Greenwich Post, acorn-online.com, April 17, 2008
United States Sen. John McCain of Arizona is looking ahead to what is expected to be an expensive race for the Presidency.
With that in mind, Mr. McCain took a break from the campaign trail last Wednesday to visit Belle Haven for a private fund-raiser. Tickets cost $2,300 a person, and interaction with Mr. McCain at the reception, which was held at the Belle Haven Club, cost an extra $1,000. While some happily paid for the opportunity to rub elbows with the Republican nominee, the greeting he got outside wasn’t all friendly.
Mr. McCain’s motorcade was greeted by close to 30 labor and anti-war protesters gathered outside Belle Haven, a gated community. The protesters, who decried the senator’s support for continuing the war in Iraq and his opposition to universal health care, carried signs and shouted out, “Hey! Hey! What do you say? How about you raise our pay!” and “What do we want? Peace, health care and jobs!”
The protest was organized by Connecticut AFL-CIO President John Olsen, who said he wanted to make sure people saw the impact of the policies Mr. McCain supports.
“Everyone talks about how John McCain is a hero and he’s this and he’s that, but these are the people who are struggling right now, and we want their message to get out there,” Mr. Olsen told the Post during the protest. “We’ve got a war going on right now that’s sucking us dry, and he turns around and now he’s for tax cuts for the rich.
“He hangs around with the hedge fund people here but he won’t meet with the people who can’t afford to live in Greenwich and have to live in the Bronx and can’t afford to pay for the gas to drive here.... He wants to tax our health care. That’s his answer to that. What does he want to do about the war? He wants to stay there 100 years, and we can’t afford to stay there.”
Several unions, including teachers, laborers, construction workers, and pipe fitters unions, had representatives at the protest, as did anti-war groups and the Alliance for Retired Americans. Kevin Lynch drove from West Hartford to represent the alliance because of Mr. McCain’s stance in favor of privatization of Social Security.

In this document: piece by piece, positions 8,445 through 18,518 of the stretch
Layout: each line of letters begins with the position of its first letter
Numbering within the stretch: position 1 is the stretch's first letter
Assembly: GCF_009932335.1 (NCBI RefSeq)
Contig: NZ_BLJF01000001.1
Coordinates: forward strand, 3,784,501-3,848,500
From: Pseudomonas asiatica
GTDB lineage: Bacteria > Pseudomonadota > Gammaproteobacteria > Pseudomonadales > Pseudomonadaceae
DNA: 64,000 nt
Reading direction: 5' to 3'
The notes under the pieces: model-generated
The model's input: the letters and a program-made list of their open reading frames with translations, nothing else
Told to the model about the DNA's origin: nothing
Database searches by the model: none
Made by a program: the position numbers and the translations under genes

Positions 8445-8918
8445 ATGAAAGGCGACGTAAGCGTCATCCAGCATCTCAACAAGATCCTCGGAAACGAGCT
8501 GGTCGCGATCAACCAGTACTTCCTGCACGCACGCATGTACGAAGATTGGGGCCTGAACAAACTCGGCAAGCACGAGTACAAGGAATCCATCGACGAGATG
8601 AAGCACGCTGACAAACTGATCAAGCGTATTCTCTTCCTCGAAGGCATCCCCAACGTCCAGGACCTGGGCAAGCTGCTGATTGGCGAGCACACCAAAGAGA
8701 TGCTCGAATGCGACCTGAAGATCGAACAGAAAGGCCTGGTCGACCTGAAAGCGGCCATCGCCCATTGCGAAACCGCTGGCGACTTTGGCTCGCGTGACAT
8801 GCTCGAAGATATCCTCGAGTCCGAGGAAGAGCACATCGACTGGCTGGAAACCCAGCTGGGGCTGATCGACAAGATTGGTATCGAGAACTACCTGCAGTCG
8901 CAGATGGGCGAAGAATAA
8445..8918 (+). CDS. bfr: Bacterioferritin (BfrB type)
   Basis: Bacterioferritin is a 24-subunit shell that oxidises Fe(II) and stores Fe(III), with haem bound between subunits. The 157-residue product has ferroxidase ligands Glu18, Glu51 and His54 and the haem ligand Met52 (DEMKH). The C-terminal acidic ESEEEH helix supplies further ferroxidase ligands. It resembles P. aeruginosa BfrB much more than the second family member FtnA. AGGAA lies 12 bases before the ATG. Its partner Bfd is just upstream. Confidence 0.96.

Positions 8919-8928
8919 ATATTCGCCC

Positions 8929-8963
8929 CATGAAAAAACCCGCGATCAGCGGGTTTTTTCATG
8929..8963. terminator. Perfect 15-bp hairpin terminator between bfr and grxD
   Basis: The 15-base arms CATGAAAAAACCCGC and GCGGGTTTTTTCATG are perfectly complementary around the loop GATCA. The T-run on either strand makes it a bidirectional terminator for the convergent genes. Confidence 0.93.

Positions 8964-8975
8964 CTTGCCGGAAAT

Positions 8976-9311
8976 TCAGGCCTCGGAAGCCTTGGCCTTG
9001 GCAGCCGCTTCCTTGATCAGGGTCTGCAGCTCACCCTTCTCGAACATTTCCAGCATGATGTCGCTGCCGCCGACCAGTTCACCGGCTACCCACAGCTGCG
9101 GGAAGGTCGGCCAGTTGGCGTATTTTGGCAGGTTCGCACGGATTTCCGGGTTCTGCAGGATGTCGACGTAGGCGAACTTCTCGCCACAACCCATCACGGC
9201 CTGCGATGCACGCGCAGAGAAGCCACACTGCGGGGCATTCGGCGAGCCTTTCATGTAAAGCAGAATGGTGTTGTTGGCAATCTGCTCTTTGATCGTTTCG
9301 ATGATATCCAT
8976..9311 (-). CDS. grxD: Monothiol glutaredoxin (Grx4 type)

“That’s scaring retirees to death,” Mr. Lynch said. “Half the retirees would be in poverty if not for Social Security. If it’s privatized, there are going to be tremendous cuts. That’s been demonstrated by numerous fiscal analyses when President Bush first proposed this.”
Cynthia Tun, a teachers’ union member, traveled from Watertown for the protest to voice her opposition to Mr. McCain’s candidacy. She particularly took offense to comments he made in January that having a 100-year presence in Iraq would be “fine with me.”
“McCain needs to understand that a hundred years of war makes it impossible for teachers or anyone who is in the middle class to survive,” Ms. Tun said. “How can we afford $4 a gallon in gas and increasing prices in food and expect to support a billion dollars a day in the war costs?
Mr. McCain did have support outside the event, both from those planning to vote for him in November and those a few years away from being eligible. Ryan Jeffrey, 8, and his 11-year-old sisters Charlotte and Isabelle, watched the protest from their front lawn and held up signs in support for the senator. Their mother, Laurie, said it was the kids’ idea to make the signs.
“They were excited he was coming, they saw the crowd and they decided they should have an equal voice,” Ms. Jeffrey said. “They wanted to just go out there and say, ‘We support John McCain.’”
Joe Romano was also there for Mr. McCain. He has been a volunteer for the senator’s 2000 and 2008 runs for the White House, and though he didn’t attend the fund-raiser, he was there to show his support among the throng of protesters.
“He’s an honest guy,” Mr. Romano said. “He’s not going to go to one group and pander to them and go to another group and say what they want to hear. People like what he stands for and his background. Unfortunately, we’re in this war, but he’s the best man to get us out. You can’t just get up and leave. We’d lose all credibility in the Middle East, and Sen. McCain has the right approach.”
Members of the press were not allowed at the event, and the McCain campaign did not release fund-raising totals resulting from the event.
“Sen. McCain had a successful trip to Greenwich and he enjoys a lot of support in the area,” Crystal Benson, a campaign spokeswoman, told the Post Tuesday.